Panofsky when discussing the iconography in The Birth of Venus and the Primavera



All of my feelings.

As an Asian-American woman, I know that before leaving my house every morning, I better make damn sure that my clothes are not too slutty, my makeup not too thick, my voice not too coy, my glance not too seductive, and my gestures not too lewd. I know to keep to myself on crowded sidewalks and to choose a seat on the train far away from unknown men. I know to duck my head and remain meek when catcalls follow me down the street, and to give a quick smile when random men tell me “You’re too pretty for a frown”. I know that this is necessary, even though I am raging with fury inside, so angry that bile fills my mouth and burns the back of my throat. I know this is necessary because should I be assaulted, raped, or murdered, my appearance, presentation, and actions will all be taken as evidence to prove my guilt in my own nightmare. As an Asian-American woman, I feel pressured to be twice, three times more aware of this than my white peers, because my ethnicity already labels me as a whore in Western society. Being an Asian-American woman in a white man’s world means that, by default, I am already asking to be dominated, over-powered, defiled.

To be an “other” in the United States means to live this kind of lifestyle - hyper-cautious, hyper-aware, suspicious, scared. To be an “other” in the US means to swallow your pride, swallow your identity. We hear stories about our female friends being raped and then denied by authorities who don’t care. We read about a murdered boy whose killer was set free by a jury who believes that “black” is reason enough to be shot through the heart. We swallow these stories too, and secretly wait for our turn.

Women, racial and ethnic minorities, gays, transsexuals - we’re told to put our hands over our hearts as we watch the rippling flag and be goddamn grateful to be a fucking American.

The second I get home from work



there’s nothing wrong with bestiality if a candle says it’s okay

(Source: catbushandludicrous)




I think it’s time to kill for our women

Time to heal our women, be real to our women
And if we don’t we’ll have a race of babies
That will hate the ladies, that make the babies
And since a man can’t make one
He has no right to tell a woman when and where to create one

“Rap is just noise”

Look at that terrible rap music, poisoning the minds of our youth.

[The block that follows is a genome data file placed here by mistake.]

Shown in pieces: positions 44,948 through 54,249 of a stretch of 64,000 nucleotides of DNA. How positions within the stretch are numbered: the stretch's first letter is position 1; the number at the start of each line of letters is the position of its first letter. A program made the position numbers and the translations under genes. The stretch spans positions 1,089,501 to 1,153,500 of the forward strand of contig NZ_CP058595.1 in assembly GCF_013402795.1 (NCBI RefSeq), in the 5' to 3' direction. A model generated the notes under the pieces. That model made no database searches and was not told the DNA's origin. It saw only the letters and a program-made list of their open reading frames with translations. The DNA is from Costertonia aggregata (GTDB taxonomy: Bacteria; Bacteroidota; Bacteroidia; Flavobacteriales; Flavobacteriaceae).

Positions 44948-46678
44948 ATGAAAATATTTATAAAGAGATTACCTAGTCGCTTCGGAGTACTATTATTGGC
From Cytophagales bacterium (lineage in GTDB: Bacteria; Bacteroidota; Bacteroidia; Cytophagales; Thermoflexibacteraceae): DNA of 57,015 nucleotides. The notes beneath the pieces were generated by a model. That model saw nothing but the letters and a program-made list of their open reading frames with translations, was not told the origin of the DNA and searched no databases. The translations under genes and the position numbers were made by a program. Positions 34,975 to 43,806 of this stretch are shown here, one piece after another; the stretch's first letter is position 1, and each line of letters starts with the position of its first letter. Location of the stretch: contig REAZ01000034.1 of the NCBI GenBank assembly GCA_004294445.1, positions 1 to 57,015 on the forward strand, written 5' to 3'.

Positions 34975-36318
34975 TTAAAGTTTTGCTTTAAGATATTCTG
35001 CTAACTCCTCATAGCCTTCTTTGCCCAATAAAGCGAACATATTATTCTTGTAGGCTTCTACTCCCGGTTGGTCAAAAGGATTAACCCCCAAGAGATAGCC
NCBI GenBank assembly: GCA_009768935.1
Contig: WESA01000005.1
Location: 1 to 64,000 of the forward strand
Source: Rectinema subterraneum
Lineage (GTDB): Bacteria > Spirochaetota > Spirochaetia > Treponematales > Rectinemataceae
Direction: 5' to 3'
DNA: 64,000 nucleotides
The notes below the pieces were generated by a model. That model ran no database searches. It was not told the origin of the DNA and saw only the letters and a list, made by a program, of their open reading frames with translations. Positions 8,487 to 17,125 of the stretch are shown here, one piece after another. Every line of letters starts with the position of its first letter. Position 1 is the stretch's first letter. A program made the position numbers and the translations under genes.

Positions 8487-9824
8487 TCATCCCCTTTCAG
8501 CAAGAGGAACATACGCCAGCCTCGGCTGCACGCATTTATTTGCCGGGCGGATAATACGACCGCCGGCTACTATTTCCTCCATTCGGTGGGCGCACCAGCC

Forever reblog this gif set


Always reblog


Advertising is based on one thing: happiness. And do you know what happiness is? Happiness is the smell of a new car. It’s freedom from fear. It’s the billboard on the side of a road that screams with reassurance that whatever you’re doing is okay. You are okay. -- Donald Draper, Mad Men

I’ve put together this collection of recent sexist advertisements from different companies. To be honest, it was difficult to pick the ones I wanted because there were so many of them. It was truly abhorrent. 

Donald Draper explains to us what advertising is. Its a stroking of the ego. Sexism and patriarchy are rampant within society (advertising also touches on things like race, body size, and social class but for the purposes of this post I am focusing on those two), and thus advertising capitalizes on that, makes money on it, and perpetuates it. We’re surrounded by this kind of advertising. We can’t escape it, we’re trapped. 

So when shopping or flipping through a magazine, or even driving down the high way and reading billboards, let’s all remember to put our critical thinking hats on and to identify and call out the sexism. Advertising is a significant contributor to the continued social injustices. But remember: those problems come to an end with us. If we stop responding to these advertisements the way the companies want us to, then some real reform can begin. 

Let’s not talk about representations of women in the media without incorporating representations of women of color. 

“Leaving is not enough. You must stay gone. Train your heart like a dog. Change the locks even on the house he’s never visited. You lucky, lucky girl. You have an apartment just your size. A bathtub full of tea. A heart the size of Arizona, but not nearly so arid. Don’t wish away your cracked past, your crooked toes, your problems are papier-mâché puppets you made or bought because the vendor at the market was so compelling you just had to have them. You had to have him. And you did. And now you pull down the bridge between your houses, you make him call before he visits, you take a lover for granted, you take a lover who looks at you like maybe you are magic. Make the first bottle you consume in this place a relic. Place it on whatever altar you fashion with a knife and five cranberries. Don’t lose too much weight. Stupid girls are always trying to disappear as revenge. And you are not stupid. You loved a man with more hands than a parade of beggars, and here you stand. Heart like a four-poster bed. Heart like a canvas. Heart leaking something so strong they can smell it in the street.”
Marty McConnell, “Frida Kahlo to Marty McConell” (via horreure)

(Source: katelouisepowell)

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